In April 2018, the Responsible Gambling Strategy Board in the UK issued advice that gambling with borrowed money, including through the use of a credit card, is an established risk factor for harmful gambling because it can significantly increase the risk that consumers will gamble with more money than they can afford.

Following this advice, the Gambling Commission in the UK (“the Commission”) published a call for evidence on the issue of gambling online with credit cards.

In July 2019, the Commission reported on the responses it had received. Some of the points noted by the Commission are as follows:

  • The Commission is persuaded that there are risks of harm associated with using credit cards for online gambling. The Commission will consult on the two separate options of either banning or restricting the use of credit cards for all forms of remote gambling (i.e. betting, gaming and lotteries).
  • If action is taken on credit cards alone, then there could be a risk that consumers experiencing harm may use other forms of borrowing to fund their gambling such as overdrafts and loans. It is important that the financial and gambling sectors work to protect customers from harm where they gamble with other forms of borrowed money.
  • The Commission wants to obtain further evidence about consumers’ motivations for using credit cards to gamble, and any specific benefits of using them. The call for evidence highlighted very little in this regard. In aiming to prevent harm from gambling with credit cards, the Commission is mindful of the need to take into account the impact of a ban or restriction on gamblers who are not experiencing gambling harms.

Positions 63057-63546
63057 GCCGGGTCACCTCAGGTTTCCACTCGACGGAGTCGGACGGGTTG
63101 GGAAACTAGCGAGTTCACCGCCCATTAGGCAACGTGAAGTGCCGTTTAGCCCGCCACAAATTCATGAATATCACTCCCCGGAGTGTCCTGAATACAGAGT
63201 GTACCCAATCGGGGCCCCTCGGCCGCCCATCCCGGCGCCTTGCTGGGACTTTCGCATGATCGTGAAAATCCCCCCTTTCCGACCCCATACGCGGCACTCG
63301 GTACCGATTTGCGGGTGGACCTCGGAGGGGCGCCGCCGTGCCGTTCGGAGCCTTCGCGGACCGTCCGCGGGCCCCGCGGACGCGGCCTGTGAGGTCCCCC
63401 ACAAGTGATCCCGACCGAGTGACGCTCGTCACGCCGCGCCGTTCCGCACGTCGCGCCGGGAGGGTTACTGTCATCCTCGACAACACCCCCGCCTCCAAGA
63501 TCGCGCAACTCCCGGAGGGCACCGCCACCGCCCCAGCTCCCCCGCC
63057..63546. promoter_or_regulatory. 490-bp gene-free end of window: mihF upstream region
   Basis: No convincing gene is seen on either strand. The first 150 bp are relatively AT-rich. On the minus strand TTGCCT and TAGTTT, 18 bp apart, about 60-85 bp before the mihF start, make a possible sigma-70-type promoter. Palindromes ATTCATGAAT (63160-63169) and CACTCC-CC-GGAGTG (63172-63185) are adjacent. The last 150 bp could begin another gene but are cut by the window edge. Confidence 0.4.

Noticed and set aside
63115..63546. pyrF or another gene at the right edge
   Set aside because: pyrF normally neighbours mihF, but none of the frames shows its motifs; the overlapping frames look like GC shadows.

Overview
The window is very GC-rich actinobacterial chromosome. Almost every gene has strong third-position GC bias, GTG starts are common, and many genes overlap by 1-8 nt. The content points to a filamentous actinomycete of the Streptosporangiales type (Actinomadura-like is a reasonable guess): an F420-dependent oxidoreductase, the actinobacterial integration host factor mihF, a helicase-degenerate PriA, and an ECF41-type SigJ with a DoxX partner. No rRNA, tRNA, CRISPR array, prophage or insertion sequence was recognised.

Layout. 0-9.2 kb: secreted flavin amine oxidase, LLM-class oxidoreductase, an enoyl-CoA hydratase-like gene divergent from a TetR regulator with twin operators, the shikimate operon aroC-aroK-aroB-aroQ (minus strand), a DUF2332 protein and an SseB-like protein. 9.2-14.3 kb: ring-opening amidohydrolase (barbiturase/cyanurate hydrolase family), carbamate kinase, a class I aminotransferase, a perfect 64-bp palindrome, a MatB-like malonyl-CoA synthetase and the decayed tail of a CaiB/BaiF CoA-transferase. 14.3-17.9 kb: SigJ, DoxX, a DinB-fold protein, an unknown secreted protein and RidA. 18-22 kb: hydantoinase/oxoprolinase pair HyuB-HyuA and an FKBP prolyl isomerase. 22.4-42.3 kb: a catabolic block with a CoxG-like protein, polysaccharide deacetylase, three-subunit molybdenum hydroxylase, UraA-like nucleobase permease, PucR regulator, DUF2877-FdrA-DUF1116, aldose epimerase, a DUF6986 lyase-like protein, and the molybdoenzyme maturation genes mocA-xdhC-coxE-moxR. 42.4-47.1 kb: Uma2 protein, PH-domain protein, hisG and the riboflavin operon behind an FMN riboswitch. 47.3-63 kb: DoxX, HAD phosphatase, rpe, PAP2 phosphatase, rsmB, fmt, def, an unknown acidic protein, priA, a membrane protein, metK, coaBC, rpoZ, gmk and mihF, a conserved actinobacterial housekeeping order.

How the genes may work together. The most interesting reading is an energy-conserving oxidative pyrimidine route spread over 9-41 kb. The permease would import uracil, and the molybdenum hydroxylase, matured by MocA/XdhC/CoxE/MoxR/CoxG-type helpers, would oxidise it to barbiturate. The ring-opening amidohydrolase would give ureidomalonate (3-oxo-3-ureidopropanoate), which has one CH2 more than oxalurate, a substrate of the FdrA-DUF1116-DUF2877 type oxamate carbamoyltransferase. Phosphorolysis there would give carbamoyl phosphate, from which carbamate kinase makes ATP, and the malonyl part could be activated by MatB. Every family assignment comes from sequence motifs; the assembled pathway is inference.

• The Commission notes that where online gambling deposits are made through e-wallets, the gambling operator has no means of knowing which method the payment originated from (e.g. whether it emanated from a debit card, a credit card or separate balance within the wallet). Unless the current lack of transparency is addressed, a prohibition or restriction on gambling online with credit cards can be easily circumvented. This will likely necessitate prohibiting gambling operators from accepting any e-wallet payments unless e-wallet providers can prevent credit cards being used for online gambling.
  • The Commission notes that it needs to consider whether a prohibition or additional controls should extend to the use of credit cards for non-remote betting.
  • Any future prohibitions or restrictions on the use of credit cards would likely be given effect through changes to Licence Conditions and Codes of Practice (LCCP) which it anticipates would happen in April 2020.

The Government in Ireland is currently taking steps to pave the way for the introduction of a gambling regulator, which is expected to be in late 2020 at the earliest. The steps taken by the Commission in this and other areas will no doubt be of interest to the new regulator and indeed to gambling operators here. A link to the Commission’s report can be found here.